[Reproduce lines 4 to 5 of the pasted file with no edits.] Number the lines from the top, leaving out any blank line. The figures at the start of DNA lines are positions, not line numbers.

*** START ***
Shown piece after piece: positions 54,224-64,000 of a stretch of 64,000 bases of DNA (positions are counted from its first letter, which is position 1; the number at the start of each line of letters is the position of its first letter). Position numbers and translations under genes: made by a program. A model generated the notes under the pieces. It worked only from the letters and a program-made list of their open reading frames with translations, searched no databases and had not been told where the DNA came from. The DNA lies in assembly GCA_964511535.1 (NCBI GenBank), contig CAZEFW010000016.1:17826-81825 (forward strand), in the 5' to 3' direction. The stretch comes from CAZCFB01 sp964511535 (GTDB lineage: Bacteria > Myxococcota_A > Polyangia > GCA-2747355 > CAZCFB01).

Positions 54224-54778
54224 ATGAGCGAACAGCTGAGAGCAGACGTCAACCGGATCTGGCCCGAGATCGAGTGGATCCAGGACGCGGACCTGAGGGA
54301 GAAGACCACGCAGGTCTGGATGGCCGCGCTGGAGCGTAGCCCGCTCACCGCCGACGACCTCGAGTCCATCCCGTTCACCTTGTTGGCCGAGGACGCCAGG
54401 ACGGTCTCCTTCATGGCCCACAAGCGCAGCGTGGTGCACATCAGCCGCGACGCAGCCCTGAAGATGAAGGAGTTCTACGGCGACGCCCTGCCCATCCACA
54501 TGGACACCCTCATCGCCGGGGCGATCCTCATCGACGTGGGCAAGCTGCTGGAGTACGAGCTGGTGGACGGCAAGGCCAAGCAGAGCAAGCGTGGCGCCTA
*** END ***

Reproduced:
54301 GAAGACCACGCAGGTCTGGATGGCCGCGCTGGAGCGTAGCCCGCTCACCGCCGACGACCTCGAGTCCATCCCGTTCACCTTGTTGGCCGAGGACGCCAGG
54401 ACGGTCTCCTTCATGGCCCACAAGCGCAGCGTGGTGCACATCAGCCGCGACGCAGCCCTGAAGATGAAGGAGTTCTACGGCGACGCCCTGCCCATCCACA